Two or three days after their arrival, the whole village, consisting of fifty lodges of Flatheads, Nezperces, and Pend'orielles, came in sight, but unlike all other Indians we have hitherto seen, they advanced to meet us in a slow and orderly manner singing their songs of peace. When they had approached within fifty paces, they discharged their guns in the air, reloaded, and fired them off again in like manner. The salute of course, was returned by our party. The Indians now dismounted, left their arms and horses, and silently advanced in the following order: first came the principle chief, bearing a common English flag, then four subordinate chiefs, then a long line of warriors, then young men and boys who had not yet distinguished themselves in battle, and lastly the women and children, who closed the procession. When the Chief had come up, he grasped the hand of our Partizan, (leader,) raised it as high as his head, and held it in that position while he muttered a prayer of two minutes duration. In the same manner he paid his respects to each of our party, with a prayer of a minute's length. His example was followed by the rest, in the order of rank. The whole ceremony occupied about two hours, at the end of which time each of us had shaken hands with them all. Pipes were then produced, and they seated themselves in a circle on the ground, to hold a council with our leaders respecting trade.

The Flatheads probably derive their name from an ancient practice of shaping or deforming the head during infancy, by compressing it between boards placed on the forehead and back part, though not one living proof of the existence at any time of that practice can now be found among them. They call themselves in their beautiful tongue, "Salish," and speak a language remarkable for its sweetness and simplicity. They are noted for humanity, courage, prudence, candour, forbearance, integrity, trustfulness, piety, and honesty. They are the only tribe in the Rocky Mountains that can with truth boast of the fact that they have never killed or robbed a white man, nor stolen a single horse, how great soever the necessity and the temptation. I have, since the time mentioned here, been often employed in trading and travelling with them, and have never known one to steal so much as an awl-blade. Every other tribe in the Rocky Mountains hold theft rather in the light of a virtue than a fault, and many even pride themselves on their dexterity and address in the art of appropriation, like the Greeks deeming it no dishonour to steal, but a disgrace to be detected.

Chapter XVI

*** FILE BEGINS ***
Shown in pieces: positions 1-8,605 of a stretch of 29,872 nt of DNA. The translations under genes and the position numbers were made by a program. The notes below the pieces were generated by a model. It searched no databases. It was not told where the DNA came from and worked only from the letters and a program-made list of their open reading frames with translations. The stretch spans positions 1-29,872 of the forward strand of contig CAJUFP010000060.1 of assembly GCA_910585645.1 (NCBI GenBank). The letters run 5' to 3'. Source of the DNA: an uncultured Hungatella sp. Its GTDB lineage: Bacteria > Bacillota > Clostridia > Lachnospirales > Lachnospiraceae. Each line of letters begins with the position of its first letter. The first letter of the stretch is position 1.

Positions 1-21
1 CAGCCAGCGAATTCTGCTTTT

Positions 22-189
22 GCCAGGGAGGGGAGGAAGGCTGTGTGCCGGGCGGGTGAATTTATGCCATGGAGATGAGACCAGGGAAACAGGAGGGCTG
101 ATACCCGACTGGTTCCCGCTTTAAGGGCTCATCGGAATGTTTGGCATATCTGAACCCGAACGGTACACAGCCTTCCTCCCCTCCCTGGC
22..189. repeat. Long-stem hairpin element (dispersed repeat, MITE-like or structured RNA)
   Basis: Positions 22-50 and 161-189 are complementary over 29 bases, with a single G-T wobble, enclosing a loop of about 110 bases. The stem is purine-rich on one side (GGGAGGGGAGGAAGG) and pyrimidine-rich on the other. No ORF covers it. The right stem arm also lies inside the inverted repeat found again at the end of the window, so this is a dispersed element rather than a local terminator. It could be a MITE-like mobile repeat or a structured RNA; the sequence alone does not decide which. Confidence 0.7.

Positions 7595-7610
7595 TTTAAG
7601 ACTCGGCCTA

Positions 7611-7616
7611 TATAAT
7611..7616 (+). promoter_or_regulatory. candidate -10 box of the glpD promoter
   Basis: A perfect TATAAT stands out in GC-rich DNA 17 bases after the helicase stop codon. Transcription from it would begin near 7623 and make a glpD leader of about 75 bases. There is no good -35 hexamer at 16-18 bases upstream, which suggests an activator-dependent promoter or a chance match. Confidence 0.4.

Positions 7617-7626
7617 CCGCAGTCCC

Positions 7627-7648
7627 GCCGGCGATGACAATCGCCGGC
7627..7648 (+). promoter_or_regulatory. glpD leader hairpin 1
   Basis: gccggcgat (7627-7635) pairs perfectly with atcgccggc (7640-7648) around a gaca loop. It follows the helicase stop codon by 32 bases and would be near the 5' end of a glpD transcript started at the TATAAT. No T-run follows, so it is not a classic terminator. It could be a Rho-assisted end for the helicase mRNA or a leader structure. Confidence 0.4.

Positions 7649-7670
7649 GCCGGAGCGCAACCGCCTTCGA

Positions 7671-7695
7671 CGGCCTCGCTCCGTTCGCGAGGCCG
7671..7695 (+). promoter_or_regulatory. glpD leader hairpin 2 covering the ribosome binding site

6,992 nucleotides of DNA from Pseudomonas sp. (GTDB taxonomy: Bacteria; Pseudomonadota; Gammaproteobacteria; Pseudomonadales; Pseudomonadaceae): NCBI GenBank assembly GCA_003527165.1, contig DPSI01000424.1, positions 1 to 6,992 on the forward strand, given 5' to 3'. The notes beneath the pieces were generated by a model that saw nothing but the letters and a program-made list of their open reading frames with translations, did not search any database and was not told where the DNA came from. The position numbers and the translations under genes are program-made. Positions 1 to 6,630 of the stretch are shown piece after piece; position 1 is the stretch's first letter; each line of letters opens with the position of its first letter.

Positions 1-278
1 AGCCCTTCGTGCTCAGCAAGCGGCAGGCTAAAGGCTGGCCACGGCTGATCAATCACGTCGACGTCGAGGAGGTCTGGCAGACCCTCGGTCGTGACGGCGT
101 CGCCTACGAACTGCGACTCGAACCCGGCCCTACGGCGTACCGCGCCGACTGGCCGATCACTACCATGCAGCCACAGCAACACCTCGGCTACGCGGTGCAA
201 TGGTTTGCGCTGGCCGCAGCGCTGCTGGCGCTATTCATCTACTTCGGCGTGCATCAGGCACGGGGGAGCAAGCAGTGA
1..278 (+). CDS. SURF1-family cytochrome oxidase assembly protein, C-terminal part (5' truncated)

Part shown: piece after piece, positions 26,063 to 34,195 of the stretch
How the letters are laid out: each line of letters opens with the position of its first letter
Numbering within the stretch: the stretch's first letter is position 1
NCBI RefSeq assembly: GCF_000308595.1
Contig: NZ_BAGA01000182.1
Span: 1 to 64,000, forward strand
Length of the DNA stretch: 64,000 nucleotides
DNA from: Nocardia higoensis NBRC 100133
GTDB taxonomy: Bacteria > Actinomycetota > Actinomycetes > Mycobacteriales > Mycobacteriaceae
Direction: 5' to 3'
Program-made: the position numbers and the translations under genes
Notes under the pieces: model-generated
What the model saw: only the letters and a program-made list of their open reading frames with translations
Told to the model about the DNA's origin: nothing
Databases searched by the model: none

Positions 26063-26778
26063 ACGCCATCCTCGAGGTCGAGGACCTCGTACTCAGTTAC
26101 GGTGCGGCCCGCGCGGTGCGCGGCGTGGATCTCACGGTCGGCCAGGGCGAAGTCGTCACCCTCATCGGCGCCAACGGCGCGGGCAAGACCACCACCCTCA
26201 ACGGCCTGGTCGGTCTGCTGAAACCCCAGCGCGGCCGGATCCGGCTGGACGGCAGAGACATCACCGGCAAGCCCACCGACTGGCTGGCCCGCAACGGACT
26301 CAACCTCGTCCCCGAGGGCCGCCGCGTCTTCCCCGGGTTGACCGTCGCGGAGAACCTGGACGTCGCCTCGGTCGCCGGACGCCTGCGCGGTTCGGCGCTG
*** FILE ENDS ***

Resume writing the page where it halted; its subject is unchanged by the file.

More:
The Flatheads have received some notions of religion either from pious traders or from transient ministers who have visited the Columbia. Their ancient superstitions have given place to the more enlightened views of the christian faith, and they seem to have become deeply and profitably impressed with the great truths of the gospel. They appear to be very devout and orderly, and never eat, drink, or sleep, without giving thanks to God. The doctrines they have received are no doubt essential to their happiness and safety in a future state of existence, but they oppose, and almost fatally, their security and increase in this world. They have been taught never to fight except in self defence, or as they express it, "never to go out to hunt their own graves," but to remain at home and defend manfully their wives and children when attacked. This policy is the worst that could be adopted, and is indeed an error of fatal magnitude, for the consequence is that a numerous, well armed, watchful, and merciless enemy, with whom they have been at war from time immemorial, emboldened by their forbearance, and puffed up with pride by their own immunity, seek every occasion to harass and destroy them, - steal their horses, butcher their best hunters, and cut them off in detail. Fearing to offend the Deity, they dare not go out to revenge their murdered friends and kinsmen, and thus inspire their blood-thirsty foes with a salutary dread of retributive justice; and hence they are incessantly exposed to the shafts of their vindictive enemies, outlying parties of whom are almost constantly on the watch to surprise and massacre stragglers, unrestrained by the fear of pursuit and vengeance. Under the influence of such an untoward state of things, they are rapidly wasting away, in spite of courage, patriotism, and many virtues that have no parallel in the Rocky Mountains. Though they defend themselves with a bravery, skill, and devotion that has absolutely no comparison, proving on every occasion their great superiority in dauntlessness and address, no advantages of daring and prowess can overcome the evil effects of their defensive policy, and the probability is that in a few years more the noblest race of uncivilized men, will become utterly extinct.